I was doing fourier transform of lorentzian function

$$ B(k)=\frac{1}{1+\left(\frac{k-k0}{\Delta k}\right)^2} =\frac{\Delta k^2}{\Delta k^2+\left(k-k_0\right)^2} $$

$B(k)$ is neither even nor odd function, so Fourier transform of $B(k)$

$$ \mathscr{F}[B(k)]=\Delta k^2\int_{\infty}^{\infty} \frac{e^{-ik\delta}}{\Delta k^2+\left(k-k_0\right)^2}dk $$

substitution $ k-k_0=\kappa $ , $\qquad k=k_0+\kappa $

$$ \mathscr{F}[B(k)]=\Delta k^2e^{-ik_0\delta}\int_{\infty}^{\infty} \frac{e^{-i\kappa\delta}}{\Delta k^2+\kappa^2}d\kappa = \Delta k^2e^{-ik_0\delta}\int_{\infty}^{\infty} \frac{e^{-i\kappa\delta}}{(\kappa+i\Delta k)(\kappa-i\Delta k)} d\kappa $$

Cauchy's integral formula, I used the formula once for each pole.

When $\delta<0$, the contour is on the upper plane, and it is counter clockwise

$$ \int_{\infty}^{\infty}f(\kappa)e^{-i\kappa\delta}d\kappa=2\pi i \sum Res[f(\kappa)e^{-i\kappa\delta}] $$

$$ \mathscr{F}[B(k)] = 2\pi i \Delta k^2e^{-ik_0\delta} \frac{e^{-\Delta k\delta}}{2i\Delta k} = \pi \Delta k e^{-ik_0\delta}e^{-\Delta k\delta} $$

When $\delta>0$, the contour is on the lower plane, and it is clockwise (which adds minus(-) sign to the integral)

$$ \mathscr{F}[B(k)] = -2\pi i \Delta k^2e^{-ik_0\delta} \frac{e^{\Delta k\delta}}{-2i\Delta k} = \pi \Delta k e^{-ik_0\delta}e^{\Delta k\delta} $$

Together they comprise

$$ \pi \Delta k e^{-\Delta k |\delta|-ik_0\delta} $$

This is some other's work, and there is something I quite don't understand.

How does $\delta>0$ corresponds to upper plane and $\delta<0$ to lower plane?

(besides, did I wrote the correct answer for FT?)

  • $\begingroup$ You have a sign error in the exponent, it's $e^{-\Delta k \lvert\delta\rvert - i k_0\delta}$. $\endgroup$ Mar 11, 2016 at 16:25
  • $\begingroup$ Thank you for your keen observation $\endgroup$
    – user65452
    Mar 11, 2016 at 16:31
  • $\begingroup$ uh.. I checked again, i think it is still $e^{\Delta k}$ $\endgroup$
    – user65452
    Mar 11, 2016 at 17:04
  • $\begingroup$ No, for $\delta < 0$, when we use the semicircle in the upper half-plane, we must plug $i\Delta k$ into $e^{-i\kappa\delta}$, and $-i\cdot (i\Delta k) = \Delta k$, so we get $e^{\Delta k\delta} = e^{-\Delta k\lvert\delta\rvert}$ then. $\endgroup$ Mar 11, 2016 at 17:11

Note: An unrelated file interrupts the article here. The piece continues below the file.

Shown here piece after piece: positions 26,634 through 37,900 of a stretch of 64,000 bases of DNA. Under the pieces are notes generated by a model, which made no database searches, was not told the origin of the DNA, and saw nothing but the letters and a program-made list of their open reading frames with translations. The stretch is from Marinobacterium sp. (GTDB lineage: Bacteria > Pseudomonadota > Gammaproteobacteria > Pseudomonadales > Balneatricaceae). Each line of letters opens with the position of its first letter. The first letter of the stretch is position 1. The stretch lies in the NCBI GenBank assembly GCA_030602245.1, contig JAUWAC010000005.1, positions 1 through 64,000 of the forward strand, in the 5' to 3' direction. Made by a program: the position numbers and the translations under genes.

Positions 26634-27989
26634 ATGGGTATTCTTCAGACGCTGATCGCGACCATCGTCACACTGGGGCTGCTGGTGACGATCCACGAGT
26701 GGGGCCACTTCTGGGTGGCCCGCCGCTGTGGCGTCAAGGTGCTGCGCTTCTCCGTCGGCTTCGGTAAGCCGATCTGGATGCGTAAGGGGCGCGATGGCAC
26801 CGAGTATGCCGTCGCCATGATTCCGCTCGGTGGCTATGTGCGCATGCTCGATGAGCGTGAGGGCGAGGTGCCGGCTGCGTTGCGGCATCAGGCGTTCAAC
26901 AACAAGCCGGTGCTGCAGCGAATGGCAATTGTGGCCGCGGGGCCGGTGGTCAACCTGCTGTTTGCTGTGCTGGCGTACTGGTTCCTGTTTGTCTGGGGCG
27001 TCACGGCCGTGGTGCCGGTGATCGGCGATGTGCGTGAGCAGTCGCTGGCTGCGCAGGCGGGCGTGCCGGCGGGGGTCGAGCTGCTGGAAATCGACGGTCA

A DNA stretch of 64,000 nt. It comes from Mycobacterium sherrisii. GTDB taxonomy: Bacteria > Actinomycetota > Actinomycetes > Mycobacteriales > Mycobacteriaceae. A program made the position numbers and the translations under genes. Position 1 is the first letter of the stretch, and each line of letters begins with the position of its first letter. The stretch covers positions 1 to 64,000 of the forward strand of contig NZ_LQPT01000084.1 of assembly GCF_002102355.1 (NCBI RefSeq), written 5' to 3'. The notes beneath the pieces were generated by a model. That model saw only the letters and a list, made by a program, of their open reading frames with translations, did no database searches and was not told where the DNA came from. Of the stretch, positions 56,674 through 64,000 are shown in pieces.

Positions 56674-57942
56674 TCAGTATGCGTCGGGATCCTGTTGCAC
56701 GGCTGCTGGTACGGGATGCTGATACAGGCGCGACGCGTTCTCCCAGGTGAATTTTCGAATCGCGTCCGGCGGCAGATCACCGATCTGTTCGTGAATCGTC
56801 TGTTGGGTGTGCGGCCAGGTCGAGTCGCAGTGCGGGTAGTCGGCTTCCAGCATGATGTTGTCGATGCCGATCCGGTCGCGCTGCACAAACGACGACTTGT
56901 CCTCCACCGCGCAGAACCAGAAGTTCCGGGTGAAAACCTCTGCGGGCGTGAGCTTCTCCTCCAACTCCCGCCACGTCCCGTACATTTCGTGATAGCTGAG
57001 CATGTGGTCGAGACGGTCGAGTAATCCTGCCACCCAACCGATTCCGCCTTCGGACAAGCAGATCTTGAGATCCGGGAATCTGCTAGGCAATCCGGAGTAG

• $\begingroup$ oh. you're right. sorry for the confusion $\endgroup$
    – user65452
    Mar 11, 2016 at 20:07

2 Answers 2


Cauchy's formula requires a closed contour in the complex plane. We typically close the contour with a semicircle in the upper or lower half plane. When $\delta \lt 0$, the integral over the semicircle in the upper half plane vanishes (and that over the lower half plane diverges), so we use the upper half plane. Vice-versa for $\delta \lt 0$.


Note that for $\delta<0$ the integration over a semi-circular contour $C_R$, with radius $R$ and centered at the origin in the upper-half plane becomes

$$\int_{C_R}\frac{e^{-i\delta z}}{z^2-\Delta k^2}\,dz = \int_0^\pi \frac{e^{-i\delta R e^{i\phi}}}{R^2e^{i2\phi}-\Delta k^2}(iRe^{i\phi})\,d\phi$$

Note that the term $e^{-i\delta R e^{i\phi}}=e^{-i\delta R\cos(\phi)}e^{\delta R\sin(\phi)}$ decays exponentially for $0<\phi <\pi$ as $R\to \infty$ when $\delta<0$. Therefore, as $R\to \infty$ the integral over $C_R$ vanishes.

It is important to point out that this last statement is not obvious since for $\phi \approx 0$ and $\phi \approx \pi$ the exponential is close to zero for fixed $R$. To show that the integral vanishes, we write the following estimates for $R>\Delta k$:

$$\begin{align}\left|\int_0^\pi \frac{e^{-i\delta R e^{i\phi}}}{R^2e^{i2\phi}-\Delta k^2}(iRe^{i\phi})\,d\phi\right|&\le \int_0^\pi \frac{Re^{\delta R\sin(\phi)}}{|R^2e^{i2\phi}-\Delta k^2|}\,d\phi\\\\&\le \frac{2R}{R^2-\Delta k^2}\int_0^{\pi/2} e^{2 \delta R\,\phi/\pi }\,d\phi\\\\&=\frac{\pi(1-e^{-|\delta| R})}{|\delta| (R^2-\Delta k^2)}\end{align}$$ So, it is evident that as $R\to \infty$, the integral over $C_R$ tends to $0$. Note that in the development, we used $\sin(\phi)\ge 2\phi/\pi$ for $0\le \phi\le \pi/2$.

However, when $\delta>0$, the term $e^{-i\delta R e^{i\phi}}=e^{-i\delta R\cos(\phi)}e^{\delta R\sin(\phi)}$ increases exponentially for $0<\phi <\pi$ as $R\to \infty$. Therefore, when $\delta >0$, we close the contour with the semi-circular arc $C'_{R}$, with radius $R$ and centered at the origin in the lower-half plane. On $C'_{R}$, the exponential term decays as $R\to \infty$ and the integration over $C'_{R}$ approaches zero.


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